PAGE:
``You tell us that `the movement set on foot by the convention and Governor Johnson does not, as seems to be assumed by you, emanate from the national executive.' What we did assume is, that the plan was promulgated by proclamation of the military governor, who has no authority but that derived directly from you, and it was given the force of law by his edict. It thus became indirectly your act; and now that you decline to order the edict to be recalled or modified, it becomes your own as fully as if it had emanated from you. `In no proper sense,' you say, `can it be considered other than an independent movement of at least a portion of the loyal people of Tennessee.' Independent of what? Manifestly independent of all lawful authority---independent of and at war with the federal Constitution, which you have both sworn to support, protect, and defend.

What right has a citizen or officer to favor an `independent movement' at variance with the Constitution, and support the same by force of arms? What less is this than waging war against the Constitution of the United States, and the government established thereby? `An independent movement' against the Constitution, supported by a military governor by force of arms, recommended by an assembly calling itself a convention. Such in principle were the `independent movements' of governors and `portions of the people' which set at first in motion the great rebellion in the South with which we are contending. The `convention' calls upon a military governor to order an `independent movement' to help your re-election, and to support it by force of arms, placing `guards' around the ballot-box. And their recommendation is adopted by the military governor and `made' by him `part of his proclamation.' And yet you say, `I do not perceive in the plan any menace of coercion or violence toward any one.' Just so with the earlier `independent movement' of Governor [Isham G.] Harris in this state, which we opposed as we oppose this. There was no menace of coercion or violence toward any who should consent to see the Constitution violated and the `political plan' carried out without opposition. But the bayonet was kept in view, as it is in this case. Public meetings were menaced, and perhaps broken up by armed force. And so it is now. Those opposed to the `independent movement' were denounced as traitors, and so they are now. Troops from our own and from other states were used to overawe the people, and so they are now. We had vigilance committees and mob violence then. We have now secret leagues, and are liable at any time to arbitrary arrest, as well as to mob violence, which is now used in our midst.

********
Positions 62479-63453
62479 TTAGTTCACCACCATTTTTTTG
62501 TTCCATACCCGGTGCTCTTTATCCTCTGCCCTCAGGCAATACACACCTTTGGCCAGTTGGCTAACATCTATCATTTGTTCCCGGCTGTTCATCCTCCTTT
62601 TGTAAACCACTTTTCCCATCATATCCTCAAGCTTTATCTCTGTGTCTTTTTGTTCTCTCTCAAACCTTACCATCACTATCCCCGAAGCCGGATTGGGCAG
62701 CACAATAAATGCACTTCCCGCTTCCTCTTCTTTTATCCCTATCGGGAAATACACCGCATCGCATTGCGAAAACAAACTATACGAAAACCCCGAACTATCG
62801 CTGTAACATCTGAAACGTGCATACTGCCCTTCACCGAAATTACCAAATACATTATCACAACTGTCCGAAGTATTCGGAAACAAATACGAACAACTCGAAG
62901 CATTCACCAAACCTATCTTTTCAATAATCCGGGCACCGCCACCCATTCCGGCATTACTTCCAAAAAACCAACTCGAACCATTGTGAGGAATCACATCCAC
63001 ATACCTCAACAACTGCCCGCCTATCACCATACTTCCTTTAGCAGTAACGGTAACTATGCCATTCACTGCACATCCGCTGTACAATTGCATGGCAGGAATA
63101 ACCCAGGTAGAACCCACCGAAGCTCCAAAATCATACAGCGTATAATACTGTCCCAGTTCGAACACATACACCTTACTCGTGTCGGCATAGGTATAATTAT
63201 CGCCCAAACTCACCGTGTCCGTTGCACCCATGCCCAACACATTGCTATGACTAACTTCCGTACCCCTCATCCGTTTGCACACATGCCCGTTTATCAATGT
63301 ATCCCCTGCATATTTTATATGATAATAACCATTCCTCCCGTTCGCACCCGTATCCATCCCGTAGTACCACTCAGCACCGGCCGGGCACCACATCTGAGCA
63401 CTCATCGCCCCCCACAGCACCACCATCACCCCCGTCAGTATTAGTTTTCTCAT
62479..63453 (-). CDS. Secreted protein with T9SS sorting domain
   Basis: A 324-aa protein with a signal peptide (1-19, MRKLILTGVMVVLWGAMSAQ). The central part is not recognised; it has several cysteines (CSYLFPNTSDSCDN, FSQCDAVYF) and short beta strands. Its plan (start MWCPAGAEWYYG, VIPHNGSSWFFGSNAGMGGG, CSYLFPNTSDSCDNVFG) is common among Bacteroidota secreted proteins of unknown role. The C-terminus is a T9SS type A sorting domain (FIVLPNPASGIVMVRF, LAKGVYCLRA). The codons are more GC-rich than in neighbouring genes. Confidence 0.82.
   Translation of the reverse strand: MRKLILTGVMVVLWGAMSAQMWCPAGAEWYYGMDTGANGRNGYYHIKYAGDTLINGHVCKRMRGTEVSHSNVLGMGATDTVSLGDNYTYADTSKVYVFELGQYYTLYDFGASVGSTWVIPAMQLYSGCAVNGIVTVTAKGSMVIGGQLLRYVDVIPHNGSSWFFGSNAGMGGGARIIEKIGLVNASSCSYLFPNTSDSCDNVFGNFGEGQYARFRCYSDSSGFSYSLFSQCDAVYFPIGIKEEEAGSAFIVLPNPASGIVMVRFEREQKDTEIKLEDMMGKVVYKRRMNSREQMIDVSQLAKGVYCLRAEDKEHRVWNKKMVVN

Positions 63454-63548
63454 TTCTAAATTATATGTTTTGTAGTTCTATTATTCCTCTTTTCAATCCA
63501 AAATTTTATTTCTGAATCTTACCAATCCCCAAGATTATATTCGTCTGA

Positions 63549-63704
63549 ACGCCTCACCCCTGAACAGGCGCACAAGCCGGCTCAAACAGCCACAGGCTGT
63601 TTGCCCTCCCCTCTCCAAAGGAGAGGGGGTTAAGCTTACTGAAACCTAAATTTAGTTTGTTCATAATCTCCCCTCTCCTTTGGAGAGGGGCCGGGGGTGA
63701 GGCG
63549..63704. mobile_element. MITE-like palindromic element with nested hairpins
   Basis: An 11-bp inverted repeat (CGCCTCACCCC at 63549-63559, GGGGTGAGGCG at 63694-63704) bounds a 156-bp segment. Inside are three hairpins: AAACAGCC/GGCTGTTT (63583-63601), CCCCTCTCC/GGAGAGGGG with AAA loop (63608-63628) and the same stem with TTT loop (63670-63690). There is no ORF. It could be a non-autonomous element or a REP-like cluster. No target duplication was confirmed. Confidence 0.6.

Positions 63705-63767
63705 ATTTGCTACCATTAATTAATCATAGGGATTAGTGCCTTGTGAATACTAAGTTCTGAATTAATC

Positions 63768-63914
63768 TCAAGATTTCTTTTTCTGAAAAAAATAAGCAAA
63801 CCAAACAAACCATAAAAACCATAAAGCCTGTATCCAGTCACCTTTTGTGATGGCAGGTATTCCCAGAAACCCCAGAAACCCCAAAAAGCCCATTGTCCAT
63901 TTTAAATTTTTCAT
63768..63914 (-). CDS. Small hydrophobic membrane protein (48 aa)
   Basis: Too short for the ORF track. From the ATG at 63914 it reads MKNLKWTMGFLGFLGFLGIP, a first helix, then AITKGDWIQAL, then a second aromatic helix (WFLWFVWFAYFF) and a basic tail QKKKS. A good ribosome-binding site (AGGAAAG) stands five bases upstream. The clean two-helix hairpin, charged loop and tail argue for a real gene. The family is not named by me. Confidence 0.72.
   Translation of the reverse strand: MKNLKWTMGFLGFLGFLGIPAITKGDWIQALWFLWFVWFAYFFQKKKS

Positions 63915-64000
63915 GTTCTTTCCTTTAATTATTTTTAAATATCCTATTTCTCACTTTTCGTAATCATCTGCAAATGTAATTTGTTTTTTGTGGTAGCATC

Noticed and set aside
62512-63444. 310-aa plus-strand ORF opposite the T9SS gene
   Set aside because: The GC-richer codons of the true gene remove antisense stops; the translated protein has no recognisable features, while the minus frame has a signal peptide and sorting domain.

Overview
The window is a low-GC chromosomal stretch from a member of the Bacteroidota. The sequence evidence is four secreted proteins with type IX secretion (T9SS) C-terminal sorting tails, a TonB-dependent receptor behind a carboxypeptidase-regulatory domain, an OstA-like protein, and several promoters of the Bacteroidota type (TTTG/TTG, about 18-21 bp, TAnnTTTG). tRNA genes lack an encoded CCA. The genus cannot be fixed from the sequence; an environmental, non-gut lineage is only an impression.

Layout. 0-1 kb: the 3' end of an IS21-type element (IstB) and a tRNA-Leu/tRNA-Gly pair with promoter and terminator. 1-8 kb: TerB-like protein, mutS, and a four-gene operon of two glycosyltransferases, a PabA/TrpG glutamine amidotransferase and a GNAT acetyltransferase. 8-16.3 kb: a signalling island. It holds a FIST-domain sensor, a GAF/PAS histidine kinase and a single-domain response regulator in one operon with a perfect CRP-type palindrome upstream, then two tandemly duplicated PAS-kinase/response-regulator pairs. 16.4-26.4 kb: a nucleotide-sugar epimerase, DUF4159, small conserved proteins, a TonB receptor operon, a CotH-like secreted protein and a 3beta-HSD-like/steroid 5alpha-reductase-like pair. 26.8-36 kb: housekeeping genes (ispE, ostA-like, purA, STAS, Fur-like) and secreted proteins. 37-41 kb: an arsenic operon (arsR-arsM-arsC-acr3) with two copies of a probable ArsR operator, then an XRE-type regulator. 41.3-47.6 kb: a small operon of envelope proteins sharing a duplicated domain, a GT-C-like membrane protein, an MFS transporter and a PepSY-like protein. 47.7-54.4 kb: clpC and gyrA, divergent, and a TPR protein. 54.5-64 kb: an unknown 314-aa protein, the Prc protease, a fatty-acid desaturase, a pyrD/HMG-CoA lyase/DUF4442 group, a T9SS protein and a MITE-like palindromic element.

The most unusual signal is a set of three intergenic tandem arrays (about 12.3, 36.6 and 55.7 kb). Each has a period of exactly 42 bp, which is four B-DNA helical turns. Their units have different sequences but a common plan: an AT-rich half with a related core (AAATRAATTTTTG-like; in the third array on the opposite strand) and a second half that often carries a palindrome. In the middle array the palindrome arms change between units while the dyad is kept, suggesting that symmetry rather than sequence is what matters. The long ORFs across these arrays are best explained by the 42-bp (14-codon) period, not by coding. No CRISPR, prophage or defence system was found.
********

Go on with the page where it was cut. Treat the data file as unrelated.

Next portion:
``These are general facts, in support of which we add the following specifications: We have held a number of peaceable and loyal public meetings in this city, more than one of which has been `menaced' by your partisans. On the 21st instant such a meeting was held at the court-house in this city. It was held `peacefully' and conducted `loyally,' the assembly consisting chiefly of the `friends of George B. McClellan.' A number of provost guards were present, by request of those who conducted the meeting, to preserve order. The meeting had been addressed by a gentleman who is an exile from his home because of his loyalty, and who has spent much time in the military service of the government during the war. One of the undersigned, a McClellan elector (Hon. Balie Peyton), had taken the stand to address the meeting, when the hall was suddenly entered by a large party of soldiers, and the meeting violently broken up. These men rushed in with guns and drawn pistols, crying, `disperse you d---d rebels and traitors,' extinguishing the lights and driving the people from the hall.

``We specify further that on the 25th instant the rioters, thirty in number, published a card in the Nashville Times, the organ in this city of Governor Johnson, to which they append their names, as `all members of Company D, First Tennessee light artillery.' This company was raised and its officers appointed (as we understand) under the superintendence of Governor Johnson. The rioters speak thus in their card: `Neither Governor Johnson, nor any other individual outside of the men who were active participants, knew anything of our intention till the affair was over. Some colored men may have followed us, but we knew nothing of them.' `We do not fear a court-martial;' they defiantly add, `and therefore cheerfully give our names as loyal and Union-loving soldiers.'